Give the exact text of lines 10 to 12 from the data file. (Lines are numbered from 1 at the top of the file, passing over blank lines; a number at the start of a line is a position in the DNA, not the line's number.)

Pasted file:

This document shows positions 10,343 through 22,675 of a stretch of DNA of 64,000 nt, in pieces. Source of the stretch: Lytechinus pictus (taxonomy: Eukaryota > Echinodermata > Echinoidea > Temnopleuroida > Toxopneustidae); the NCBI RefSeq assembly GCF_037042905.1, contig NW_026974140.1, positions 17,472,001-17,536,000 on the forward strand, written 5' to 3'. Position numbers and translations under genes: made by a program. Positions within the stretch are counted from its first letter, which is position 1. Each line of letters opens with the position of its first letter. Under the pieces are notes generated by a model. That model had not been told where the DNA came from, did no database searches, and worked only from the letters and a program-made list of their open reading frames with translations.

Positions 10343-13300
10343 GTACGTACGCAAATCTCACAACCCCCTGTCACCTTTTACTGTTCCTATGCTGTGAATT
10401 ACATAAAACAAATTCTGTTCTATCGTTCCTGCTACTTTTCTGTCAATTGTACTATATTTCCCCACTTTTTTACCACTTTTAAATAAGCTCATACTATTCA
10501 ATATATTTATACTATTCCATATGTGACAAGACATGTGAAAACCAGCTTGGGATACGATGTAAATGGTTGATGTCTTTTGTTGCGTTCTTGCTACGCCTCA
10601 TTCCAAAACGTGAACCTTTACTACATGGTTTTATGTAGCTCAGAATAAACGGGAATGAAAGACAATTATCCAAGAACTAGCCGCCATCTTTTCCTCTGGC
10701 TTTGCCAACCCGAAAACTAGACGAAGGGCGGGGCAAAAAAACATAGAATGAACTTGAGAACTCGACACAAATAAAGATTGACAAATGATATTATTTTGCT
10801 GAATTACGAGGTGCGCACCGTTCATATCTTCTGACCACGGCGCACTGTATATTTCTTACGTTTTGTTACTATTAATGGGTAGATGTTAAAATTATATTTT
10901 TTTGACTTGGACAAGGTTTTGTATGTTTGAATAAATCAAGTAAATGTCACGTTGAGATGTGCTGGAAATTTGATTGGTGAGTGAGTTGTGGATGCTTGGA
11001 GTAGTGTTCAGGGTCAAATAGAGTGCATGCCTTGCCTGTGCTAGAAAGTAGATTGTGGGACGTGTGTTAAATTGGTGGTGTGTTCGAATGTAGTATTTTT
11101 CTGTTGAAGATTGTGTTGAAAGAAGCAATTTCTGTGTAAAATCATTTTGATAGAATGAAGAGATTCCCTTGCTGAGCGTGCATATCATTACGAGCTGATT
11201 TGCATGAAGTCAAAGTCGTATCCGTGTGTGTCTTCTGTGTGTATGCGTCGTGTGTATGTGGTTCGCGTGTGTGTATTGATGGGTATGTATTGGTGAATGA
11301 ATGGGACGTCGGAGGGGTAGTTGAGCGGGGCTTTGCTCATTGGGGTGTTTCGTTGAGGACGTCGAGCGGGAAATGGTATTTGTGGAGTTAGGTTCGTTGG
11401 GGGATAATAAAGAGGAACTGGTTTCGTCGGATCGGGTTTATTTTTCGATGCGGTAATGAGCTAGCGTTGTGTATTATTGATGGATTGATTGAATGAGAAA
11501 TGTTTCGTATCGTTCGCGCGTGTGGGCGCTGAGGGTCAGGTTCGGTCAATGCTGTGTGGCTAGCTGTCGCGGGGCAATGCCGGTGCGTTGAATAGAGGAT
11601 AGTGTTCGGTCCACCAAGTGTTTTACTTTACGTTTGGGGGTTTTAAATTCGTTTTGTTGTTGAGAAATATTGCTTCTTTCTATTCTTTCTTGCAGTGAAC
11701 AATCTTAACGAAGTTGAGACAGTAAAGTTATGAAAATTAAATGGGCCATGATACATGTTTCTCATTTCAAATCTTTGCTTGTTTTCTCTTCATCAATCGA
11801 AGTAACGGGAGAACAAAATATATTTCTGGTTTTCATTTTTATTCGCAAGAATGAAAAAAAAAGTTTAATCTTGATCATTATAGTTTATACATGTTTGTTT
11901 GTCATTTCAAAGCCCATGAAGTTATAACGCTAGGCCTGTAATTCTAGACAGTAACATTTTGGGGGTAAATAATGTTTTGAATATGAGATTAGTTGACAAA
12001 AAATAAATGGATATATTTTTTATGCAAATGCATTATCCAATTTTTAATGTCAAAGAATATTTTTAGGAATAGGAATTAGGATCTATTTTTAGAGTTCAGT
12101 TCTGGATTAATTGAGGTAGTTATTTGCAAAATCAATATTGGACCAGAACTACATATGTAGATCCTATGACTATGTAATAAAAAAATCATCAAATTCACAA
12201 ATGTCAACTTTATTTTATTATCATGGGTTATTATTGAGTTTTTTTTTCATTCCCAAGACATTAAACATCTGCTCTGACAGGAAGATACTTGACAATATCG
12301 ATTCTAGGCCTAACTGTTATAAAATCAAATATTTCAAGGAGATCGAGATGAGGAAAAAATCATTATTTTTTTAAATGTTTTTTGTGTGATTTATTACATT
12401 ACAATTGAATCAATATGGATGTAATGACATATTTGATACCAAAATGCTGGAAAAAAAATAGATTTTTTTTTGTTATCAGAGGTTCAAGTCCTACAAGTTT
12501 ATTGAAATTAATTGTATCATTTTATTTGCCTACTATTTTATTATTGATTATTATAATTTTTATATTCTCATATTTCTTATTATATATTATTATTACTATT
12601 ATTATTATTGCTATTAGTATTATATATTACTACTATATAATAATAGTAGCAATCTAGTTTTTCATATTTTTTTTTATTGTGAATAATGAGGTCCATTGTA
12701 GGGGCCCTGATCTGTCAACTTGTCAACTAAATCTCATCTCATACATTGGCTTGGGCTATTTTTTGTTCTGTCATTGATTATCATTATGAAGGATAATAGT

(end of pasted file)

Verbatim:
11001 GTAGTGTTCAGGGTCAAATAGAGTGCATGCCTTGCCTGTGCTAGAAAGTAGATTGTGGGACGTGTGTTAAATTGGTGGTGTGTTCGAATGTAGTATTTTT
11101 CTGTTGAAGATTGTGTTGAAAGAAGCAATTTCTGTGTAAAATCATTTTGATAGAATGAAGAGATTCCCTTGCTGAGCGTGCATATCATTACGAGCTGATT
11201 TGCATGAAGTCAAAGTCGTATCCGTGTGTGTCTTCTGTGTGTATGCGTCGTGTGTATGTGGTTCGCGTGTGTGTATTGATGGGTATGTATTGGTGAATGA